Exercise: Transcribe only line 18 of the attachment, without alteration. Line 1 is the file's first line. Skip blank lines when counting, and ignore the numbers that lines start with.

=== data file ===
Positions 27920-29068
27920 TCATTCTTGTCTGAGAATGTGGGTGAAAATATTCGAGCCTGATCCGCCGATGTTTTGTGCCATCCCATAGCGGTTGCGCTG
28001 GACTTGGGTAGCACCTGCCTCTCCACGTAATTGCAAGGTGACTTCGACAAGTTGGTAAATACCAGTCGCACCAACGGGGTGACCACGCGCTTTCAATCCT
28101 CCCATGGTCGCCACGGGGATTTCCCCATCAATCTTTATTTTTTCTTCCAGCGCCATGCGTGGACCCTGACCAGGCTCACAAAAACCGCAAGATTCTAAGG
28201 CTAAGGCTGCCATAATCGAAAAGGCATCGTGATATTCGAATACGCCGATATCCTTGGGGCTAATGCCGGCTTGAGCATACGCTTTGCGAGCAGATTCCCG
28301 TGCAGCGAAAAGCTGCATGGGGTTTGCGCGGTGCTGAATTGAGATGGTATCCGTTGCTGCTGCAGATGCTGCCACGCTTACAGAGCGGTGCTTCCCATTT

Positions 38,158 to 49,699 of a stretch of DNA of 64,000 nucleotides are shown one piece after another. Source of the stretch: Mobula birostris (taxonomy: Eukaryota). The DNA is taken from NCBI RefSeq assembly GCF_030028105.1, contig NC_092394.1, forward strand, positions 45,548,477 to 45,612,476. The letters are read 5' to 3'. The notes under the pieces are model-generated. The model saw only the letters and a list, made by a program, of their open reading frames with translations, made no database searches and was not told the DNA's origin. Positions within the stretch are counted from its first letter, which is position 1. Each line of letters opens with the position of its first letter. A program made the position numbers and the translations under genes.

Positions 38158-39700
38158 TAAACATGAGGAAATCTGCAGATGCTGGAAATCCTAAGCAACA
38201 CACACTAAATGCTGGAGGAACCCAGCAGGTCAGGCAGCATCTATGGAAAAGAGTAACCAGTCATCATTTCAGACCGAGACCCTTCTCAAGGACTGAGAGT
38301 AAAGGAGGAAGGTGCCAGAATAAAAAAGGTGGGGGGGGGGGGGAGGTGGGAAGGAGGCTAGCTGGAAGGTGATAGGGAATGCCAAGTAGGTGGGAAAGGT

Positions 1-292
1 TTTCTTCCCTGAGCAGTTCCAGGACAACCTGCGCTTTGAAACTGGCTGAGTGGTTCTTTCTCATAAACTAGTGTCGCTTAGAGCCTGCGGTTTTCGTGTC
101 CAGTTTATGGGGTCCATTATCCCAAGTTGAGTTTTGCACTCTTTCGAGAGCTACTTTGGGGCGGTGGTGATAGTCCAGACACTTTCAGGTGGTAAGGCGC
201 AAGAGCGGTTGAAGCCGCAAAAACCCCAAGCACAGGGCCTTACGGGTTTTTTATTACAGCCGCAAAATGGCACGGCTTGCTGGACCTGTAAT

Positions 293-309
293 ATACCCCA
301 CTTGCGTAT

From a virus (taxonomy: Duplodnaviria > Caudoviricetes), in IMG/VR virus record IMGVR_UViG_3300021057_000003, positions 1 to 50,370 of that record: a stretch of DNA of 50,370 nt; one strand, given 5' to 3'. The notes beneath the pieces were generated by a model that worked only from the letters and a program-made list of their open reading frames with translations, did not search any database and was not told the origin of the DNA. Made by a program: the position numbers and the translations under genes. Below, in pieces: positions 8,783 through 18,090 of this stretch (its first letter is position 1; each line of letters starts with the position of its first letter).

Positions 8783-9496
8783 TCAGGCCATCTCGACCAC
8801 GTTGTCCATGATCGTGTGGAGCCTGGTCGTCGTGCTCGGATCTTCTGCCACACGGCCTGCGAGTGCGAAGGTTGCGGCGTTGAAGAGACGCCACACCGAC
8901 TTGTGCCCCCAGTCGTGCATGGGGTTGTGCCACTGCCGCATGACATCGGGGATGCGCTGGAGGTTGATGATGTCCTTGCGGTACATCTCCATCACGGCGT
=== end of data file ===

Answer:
301 CTTGCGTAT